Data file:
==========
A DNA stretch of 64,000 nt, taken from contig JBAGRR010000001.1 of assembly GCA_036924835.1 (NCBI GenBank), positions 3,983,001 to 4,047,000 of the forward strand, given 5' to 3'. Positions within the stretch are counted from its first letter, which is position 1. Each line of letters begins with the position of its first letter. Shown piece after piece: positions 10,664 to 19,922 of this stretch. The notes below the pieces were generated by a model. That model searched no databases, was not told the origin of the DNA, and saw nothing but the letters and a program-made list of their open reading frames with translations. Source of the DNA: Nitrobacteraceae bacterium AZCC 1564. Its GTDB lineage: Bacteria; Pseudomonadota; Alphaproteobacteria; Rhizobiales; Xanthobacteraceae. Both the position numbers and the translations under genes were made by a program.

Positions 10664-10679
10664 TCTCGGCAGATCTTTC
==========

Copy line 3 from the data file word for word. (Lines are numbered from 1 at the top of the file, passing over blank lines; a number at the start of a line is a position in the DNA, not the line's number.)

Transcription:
10664 TCTCGGCAGATCTTTC